GLITZY PREMIERE FOR GREENIDGE CD – From the Heart
December 18, 2003
Despite menacing weather, competing corporate Christmas events
overwhelming noise from what sounded like one helluva fete at the
door (the Prime Minister's official residence), the world premiere
Greenidge's CD From the Heart proceeded Saturday night,
wowing its Under the Trees audience at Hotel Normandie.
Accompanied by Ralph MacDonald & The New York All Stars, a
nine-member band of internationally famous musicians (further
enhanced by local percussionist Tamba Gwinde), Greenidge played
every song from his new CD in the show's second half, falling in
after the New York All Stars delivered three
MacDonald originals, and continuing non-stop for more than 70
The audience, which braved the last of Saturday's marathon rain
to get to
The Normandie was, in a pre-show sequence, entertained by ten
Keisha Codrington, before taking their seats in front of a set
Gillian Bishop (The Signature Collection) for the three-hour show.
Among the notables supporting the pan event were Public Utilities
Environment Minister Pennelope Beckles, Hilton Trinidad general
Khan, Pan Trinbago president Patrick Arnold (and several members of
executive), former pan president Owen Serrette, deputy chairman of
Carnival Commission (and Exodus manager) Ainsworth Mohammed.
In the first act, Sprangalang, infinitely more popular as a
astonished his audience with an informed monologue on the annual
Panorama competition, stuffing detail into the 10-minute piece at no
sacrifice of his trademark laugh-a-minute lines, which were cleverly
into incisive comment on the event's 40-year history.
Fresh from her triumph at the Caribbean Junior Steelband Music
held eight nights earlier in Antigua, Mia Gormandy, now national and
regional champion soloist, showed precisely why she got the judicial
playing Rimsky-Korsakoff's "Flight of the Bumble Bee" and Stevie
"Master Blaster"; earning rapturous applause.
Next up was veteran calypsonian Lord Superior, accompanying
guitar, rendering "Ah Want to Beat a Pan", the 1968 story of a young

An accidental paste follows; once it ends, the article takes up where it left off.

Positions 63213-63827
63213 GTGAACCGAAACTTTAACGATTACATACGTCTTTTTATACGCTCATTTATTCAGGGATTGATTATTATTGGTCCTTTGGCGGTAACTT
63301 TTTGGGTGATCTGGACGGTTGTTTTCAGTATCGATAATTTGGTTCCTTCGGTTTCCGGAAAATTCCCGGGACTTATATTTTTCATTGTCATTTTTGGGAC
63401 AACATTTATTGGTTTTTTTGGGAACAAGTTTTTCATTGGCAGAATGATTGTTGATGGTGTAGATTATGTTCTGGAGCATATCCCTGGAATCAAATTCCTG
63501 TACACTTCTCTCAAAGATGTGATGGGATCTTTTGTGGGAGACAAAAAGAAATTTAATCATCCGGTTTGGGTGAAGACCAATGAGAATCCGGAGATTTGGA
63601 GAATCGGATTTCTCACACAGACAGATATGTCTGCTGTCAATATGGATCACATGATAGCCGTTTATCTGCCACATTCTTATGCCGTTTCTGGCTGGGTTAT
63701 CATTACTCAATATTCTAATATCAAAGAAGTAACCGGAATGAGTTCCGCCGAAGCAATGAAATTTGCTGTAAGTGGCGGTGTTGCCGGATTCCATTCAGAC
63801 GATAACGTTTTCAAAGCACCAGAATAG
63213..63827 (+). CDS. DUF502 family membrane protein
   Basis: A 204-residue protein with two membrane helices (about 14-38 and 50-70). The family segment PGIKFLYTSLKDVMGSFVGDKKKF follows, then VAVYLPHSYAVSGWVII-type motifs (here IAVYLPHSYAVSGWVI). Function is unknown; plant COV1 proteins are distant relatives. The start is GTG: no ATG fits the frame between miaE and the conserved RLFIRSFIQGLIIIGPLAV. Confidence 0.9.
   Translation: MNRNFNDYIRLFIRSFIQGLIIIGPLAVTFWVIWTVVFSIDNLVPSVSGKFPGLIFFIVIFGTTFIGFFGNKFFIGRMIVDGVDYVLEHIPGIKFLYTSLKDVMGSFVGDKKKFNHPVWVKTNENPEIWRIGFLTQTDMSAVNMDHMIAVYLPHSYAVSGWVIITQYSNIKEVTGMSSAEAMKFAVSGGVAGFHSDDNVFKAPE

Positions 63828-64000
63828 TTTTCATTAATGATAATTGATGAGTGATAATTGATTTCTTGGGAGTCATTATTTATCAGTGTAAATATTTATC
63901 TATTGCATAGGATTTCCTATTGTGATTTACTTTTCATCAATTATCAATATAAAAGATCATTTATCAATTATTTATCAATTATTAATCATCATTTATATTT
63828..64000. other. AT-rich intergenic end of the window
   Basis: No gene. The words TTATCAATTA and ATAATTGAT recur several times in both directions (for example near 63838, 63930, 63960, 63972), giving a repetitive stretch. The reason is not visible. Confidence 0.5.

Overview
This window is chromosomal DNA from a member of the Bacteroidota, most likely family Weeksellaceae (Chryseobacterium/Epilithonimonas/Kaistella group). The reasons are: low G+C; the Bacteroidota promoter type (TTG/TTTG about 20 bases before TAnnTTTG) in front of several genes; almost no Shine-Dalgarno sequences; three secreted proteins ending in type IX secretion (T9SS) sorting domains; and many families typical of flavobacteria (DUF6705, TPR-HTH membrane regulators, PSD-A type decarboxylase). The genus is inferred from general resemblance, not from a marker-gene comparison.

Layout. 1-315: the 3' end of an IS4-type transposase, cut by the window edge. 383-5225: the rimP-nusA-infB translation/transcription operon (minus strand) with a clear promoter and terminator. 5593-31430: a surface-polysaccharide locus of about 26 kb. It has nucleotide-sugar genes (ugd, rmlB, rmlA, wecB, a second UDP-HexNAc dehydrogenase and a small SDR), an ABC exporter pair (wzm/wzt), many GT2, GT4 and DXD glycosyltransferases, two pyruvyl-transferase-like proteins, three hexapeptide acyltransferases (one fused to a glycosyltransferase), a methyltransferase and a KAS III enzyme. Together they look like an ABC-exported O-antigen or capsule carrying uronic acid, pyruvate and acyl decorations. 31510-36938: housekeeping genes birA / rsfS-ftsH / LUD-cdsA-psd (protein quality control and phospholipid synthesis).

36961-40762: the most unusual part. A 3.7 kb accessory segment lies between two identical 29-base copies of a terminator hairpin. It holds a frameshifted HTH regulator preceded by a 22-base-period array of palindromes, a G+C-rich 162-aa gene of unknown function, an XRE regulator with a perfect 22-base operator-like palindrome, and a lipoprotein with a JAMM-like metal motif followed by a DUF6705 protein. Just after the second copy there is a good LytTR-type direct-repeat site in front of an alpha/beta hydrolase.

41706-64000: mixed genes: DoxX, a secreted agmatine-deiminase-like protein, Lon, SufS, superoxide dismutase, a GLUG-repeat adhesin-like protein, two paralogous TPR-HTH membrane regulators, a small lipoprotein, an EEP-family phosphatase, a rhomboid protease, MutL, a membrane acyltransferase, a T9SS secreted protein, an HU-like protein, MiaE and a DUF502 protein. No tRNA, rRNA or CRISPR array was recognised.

response to parental questions about career options. He then did
"Standardise Pan", a still extant call some 30 years after first
went even deeper into his catalogue to compare comment between the
then and today's anxieties, in a satirical song called "Crime Does
Greenidge, who performed the national anthem as the curtain
to close the first act, backed only by New York All Stars
Clinton Crawford, with a medley of his earlier compositions,
interpretations of Errol Garner's "Misty" and Eden Ahbez's "Nature
plus a scintillating work called "Variations on Pan in A Minor"
Kitchener's hit song.
Act Two opened with The New York All Stars doing three MacDonald
"Mr Magic", "Homegrown" and "Quickski". Greenidge then returned to
premiere the work from the CD From the Heart. He played "If I Never
See You Again" and the title song, before Grammy-Award winning
vocalist Nadirah Shakoor joined to render the breakout track "Love
Me Up in the Morning".
We then heard "My Heart" and the first of the Panorama offerings
Horse" before Shakoor returned to deliver "Just the Two of Us", a
originally written in tribute to Trinidad and Tobago and "Paradise
ushering Shakoor back to the stage for "Kiss Kiss" in which
vocals from bassist Will Lee, guitarist Jeff Mirinov and Crawford
their earlier interventions.
Greenidge did a stirring solo interpretation of Hoagy
"Stardust", following it with "Rosie", another of the preferred
songs, this one the intended show-closer, although the audience
none of that and demanded an encore; getting "All Night Long" as the
ended and patrons formed a line to get their CD purchases
Saturday's world premiere of From the Heart was produced by Terry
for executive producers Ralph MacDonald, Robert Greenidge and Fred
The show is scheduled for travel to several countries early in
2004 as part
of continuing promotion for the release.